# Theory of accelerators - PowerPoint PPT Presentation

Theory of accelerators

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Theory of accelerators

## Theory of accelerators

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1. by Ted Wilson Theory of accelerators I. Electrostatic Machines II. Cyclotrons III. Linacs IV. Synchrotrons V. Colliders VII. Synchrotron Radiation Sources VIII. Other Applications

2. → → → Centripetal Force Lorentz force Fixes the relation between magnetic field and particle’s energy ρ Magnetic rigidity LHC: ρ = 2.8 km given by LEP tunnel! Basic concepts Charged particles are accelerated, guided and confined by electromagnetic fields. - Bending: Dipole magnets - Focusing: Quadrupole magnets - Acceleration: RF cavities In synchrotrons, they are ramped together synchronously to match beam energy. - Chromatic aberration: Sextupole magnets

3. Newton & Einstein

4. Some relativity

5. LHC injector complex 450 GeV 1.4 GeV 26 GeV

6. The Large Hadron Collider (LHC)

7. Superconducting magnets

8. B field I I I F force p B B p F Bending Two-in-one magnet design LHC: B = 8.33 T ⇒ E = 7 TeV

9. N S Fy By Fx S N Focusing Transverse focusing is achieved with quadrupolemagnets, which act on the beam like an optical lens. Linear increase of the magnetic field along the axes (no effect on particles on axis). Focusing in one plane, de-focusing in the other! x y

10. s y x Alternating gradient lattice An illustrative scheme (LHC: 2x3 dipoles per cell) One can find an arrangement of quadrupole magnets that provides net focusing in both planes (“strong focusing”). Dipole magnets keep the particles on the circular orbit. Quadrupole magnets focus alternatively in both planes. Coordinate system

12. Hill’s equation K(s) describes the distribution of focusing strength along the lattice. G. Hill, 1838-1914 Transverse equation of motion Magnetic field [T] : Field gradient [T m-1] : Normalized grad. [m-2] : and its solution

13. LHC layout and accelerator systems Eight arcs and eight straight sessions: Point 1: Atlas, LHCf Point 2: Alice, injection Point 3: Momentum cleaning Point 4: RF Point 5: CMS, TOTEM Point 6: Beam Dumps Point 7: Betatron cleaning Point 8: LHCb, injection

14. LHC design parameters - These are the key parameters of a collider – the LHC - Why are they important for physics? - What is the basic theory which limits each one of them?

15. Imagine a blue particle colliding with a beam of cross section area - A Probability of collision for an interaction is For N particles in both beams Suppose they meet f times per second at the revolution frequency Event rate Luminosity (single bunches) Make big Make small • LUMINOSITY

16. s Acceleration Acceleration is performed with electric fields fed into Radio-Frequency (RF) cavities. RF cavities are basically resonators tuned to a selected frequency. In circular accelerators, the acceleration is done with small steps at each turn. LHC: 8 RF cavities per beam (400 MHz), located in point 4 At the LHC, the acceleration from 450 GeV to 7 TeV lasts ~ 20 minutes (nominal!), with an average energy gain of ~ 0.5 MeV on each turn. [Today, we ramp at a factor 4 less energy gain per turn than nominal!]

17. ΔE LHC bunch spacing = 25 ns = 10 buckets ⇔ 7.5 m RF bucket time 2.5 ns 450 GeV 7 TeV RMS bunch length 11.2 cm 7.6 cm RMS energy spread 0.031% 0.011% Buckets and bunches The particles oscillate back and forth in time/energy The particles are trapped in the RF voltage: this gives the bunch structure RF Voltage 2.5 ns time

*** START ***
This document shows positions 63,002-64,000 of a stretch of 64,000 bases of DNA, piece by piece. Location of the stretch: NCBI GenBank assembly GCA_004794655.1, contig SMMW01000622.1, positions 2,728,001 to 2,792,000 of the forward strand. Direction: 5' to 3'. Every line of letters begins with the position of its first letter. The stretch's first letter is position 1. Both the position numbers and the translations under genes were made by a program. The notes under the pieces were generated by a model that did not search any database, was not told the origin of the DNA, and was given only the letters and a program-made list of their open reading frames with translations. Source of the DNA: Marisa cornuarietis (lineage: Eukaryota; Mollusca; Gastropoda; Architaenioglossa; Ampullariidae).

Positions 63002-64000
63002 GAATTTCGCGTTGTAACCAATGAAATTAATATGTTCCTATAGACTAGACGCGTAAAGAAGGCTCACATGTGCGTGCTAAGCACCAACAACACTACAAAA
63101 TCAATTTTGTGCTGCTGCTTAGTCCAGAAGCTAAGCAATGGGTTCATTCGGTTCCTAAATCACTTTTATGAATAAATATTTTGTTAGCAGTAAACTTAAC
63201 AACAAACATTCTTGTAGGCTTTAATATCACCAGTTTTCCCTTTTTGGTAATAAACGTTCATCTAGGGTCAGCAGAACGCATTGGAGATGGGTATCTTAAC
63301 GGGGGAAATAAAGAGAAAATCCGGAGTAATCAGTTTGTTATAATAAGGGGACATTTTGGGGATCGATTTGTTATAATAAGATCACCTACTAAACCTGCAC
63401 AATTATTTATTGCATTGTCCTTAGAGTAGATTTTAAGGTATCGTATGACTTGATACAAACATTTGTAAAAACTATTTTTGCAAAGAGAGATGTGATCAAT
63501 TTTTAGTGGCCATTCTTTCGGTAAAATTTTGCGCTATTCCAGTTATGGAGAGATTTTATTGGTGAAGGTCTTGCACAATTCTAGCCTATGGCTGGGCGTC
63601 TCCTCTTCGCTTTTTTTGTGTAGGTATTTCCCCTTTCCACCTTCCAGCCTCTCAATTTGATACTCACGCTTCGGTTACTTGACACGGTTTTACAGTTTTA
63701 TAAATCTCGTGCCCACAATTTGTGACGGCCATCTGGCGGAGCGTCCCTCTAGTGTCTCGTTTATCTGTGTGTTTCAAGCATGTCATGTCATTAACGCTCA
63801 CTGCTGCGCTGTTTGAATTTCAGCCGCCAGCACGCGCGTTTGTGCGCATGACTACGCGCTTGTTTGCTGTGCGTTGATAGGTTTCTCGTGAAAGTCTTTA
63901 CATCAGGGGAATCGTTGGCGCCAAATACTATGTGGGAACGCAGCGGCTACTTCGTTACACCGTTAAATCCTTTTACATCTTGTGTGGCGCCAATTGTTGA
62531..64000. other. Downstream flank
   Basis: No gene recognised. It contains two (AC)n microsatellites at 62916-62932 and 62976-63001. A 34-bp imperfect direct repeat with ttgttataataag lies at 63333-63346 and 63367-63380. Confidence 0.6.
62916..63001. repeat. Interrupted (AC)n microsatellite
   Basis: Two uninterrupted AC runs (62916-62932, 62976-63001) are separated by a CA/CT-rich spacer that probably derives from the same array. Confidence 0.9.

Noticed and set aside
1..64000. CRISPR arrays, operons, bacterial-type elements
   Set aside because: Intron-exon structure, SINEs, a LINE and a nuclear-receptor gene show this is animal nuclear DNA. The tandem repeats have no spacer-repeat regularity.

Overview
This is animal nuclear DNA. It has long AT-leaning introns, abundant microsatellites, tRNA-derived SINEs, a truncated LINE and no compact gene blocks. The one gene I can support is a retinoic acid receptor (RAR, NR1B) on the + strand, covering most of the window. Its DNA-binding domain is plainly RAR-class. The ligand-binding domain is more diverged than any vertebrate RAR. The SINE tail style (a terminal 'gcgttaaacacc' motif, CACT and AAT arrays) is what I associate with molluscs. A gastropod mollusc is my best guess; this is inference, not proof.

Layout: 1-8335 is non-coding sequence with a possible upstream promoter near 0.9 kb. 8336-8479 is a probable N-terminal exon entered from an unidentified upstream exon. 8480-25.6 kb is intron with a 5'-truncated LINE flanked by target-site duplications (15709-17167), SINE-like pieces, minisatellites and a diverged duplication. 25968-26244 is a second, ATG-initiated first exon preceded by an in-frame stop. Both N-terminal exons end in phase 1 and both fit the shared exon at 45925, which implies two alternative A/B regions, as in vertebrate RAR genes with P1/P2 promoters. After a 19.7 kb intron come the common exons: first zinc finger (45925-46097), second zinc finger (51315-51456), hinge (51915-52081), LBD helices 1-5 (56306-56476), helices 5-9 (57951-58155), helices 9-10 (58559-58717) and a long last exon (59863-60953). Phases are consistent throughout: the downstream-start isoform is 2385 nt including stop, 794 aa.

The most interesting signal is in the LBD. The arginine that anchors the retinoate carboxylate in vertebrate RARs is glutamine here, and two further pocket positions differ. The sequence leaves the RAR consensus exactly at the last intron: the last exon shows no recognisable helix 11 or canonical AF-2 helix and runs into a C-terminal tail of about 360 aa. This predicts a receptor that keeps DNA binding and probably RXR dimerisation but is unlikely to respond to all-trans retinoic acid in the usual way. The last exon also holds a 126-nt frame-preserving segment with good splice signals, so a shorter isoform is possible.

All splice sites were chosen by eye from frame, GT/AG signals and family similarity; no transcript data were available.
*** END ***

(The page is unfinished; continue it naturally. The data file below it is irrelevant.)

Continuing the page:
18. Synchroton Radiation • Electrons accelerating by running up and down in a radio antenna emit radio waves • Radio waves are nothing more than Long Wavelength Light-

19. Synchroton Light Sources When the electron speed gets close to the speed of light, e radiation comes out only in a narrow forward cone; a laser-like concentrated stream

20. This 300 MeV electron synchroton at the General Electric Co. at Schenectady, built in the late 1940s. The photograph shows a beam of synchrotron radiation emerging.

21. Spring 8, a synchrotron light source located in Japan. Synchrotron Light Sources This intricate structure of a complex protein molecule structure has been determined by reconstructing scattered synchrotron radiation

22. Engines of Discovery Linac Coherent Light Source and the European Union X-Ray Free Electron Laser(Fourth Generation) FELs, invented in the late 1970’s at Stanford are now becoming the basis of major facilities in the USA (SLAC) and Europe (DESY) .They promise intense coherent radiation. The present projects expect to reach radiation of 1 Angstrom (0.1 nano-meters, 10kilo-volt radiation) ↓

23. Basis of muon collider

24. Spallation Neutron Sources (SNS) 1GeV protons mean current 1 mA = 1.4 MW of power In a 0.7 microsecuond burst Cost is about 1.5 B\$ An overview of the Spallation Neutron Source (SNS) site at Oak Ridge National Laboratory.

25. Unstable Isotopes and their Ions The Rare Isotope Accelerator (RIA) scheme. The heart of the facility is composed of a driver accelerator capable of accelerating every element of the periodic table up to at least 400 MeV/nucleon. Rare isotopes will be produced in a number of dedicated production targets and will be used at rest for experiments, or they can be accelerated to energies below or near the Coulomb barrier.

26. Energy amplifier

27. Proton Drivers for Power Reactors A linac scheme for driving a reactor. These devices can turn thorium into a reactor fuel, power a reactor safely, and burn up long-lived fission products.

28. I have not mentioned Sterilisation Chip manufacture Art and archaeology National Security Surface treatment Etc. etc….

29. Author’s e-mail: ted.wilson@cern.ch “Engines of Discovery”: http://www.worldscientific.com/worldscibooks/10.1142/8552 “Particle Accelerators” http://www.oup.com/uk/catalogue/?ci=9780198508298 Links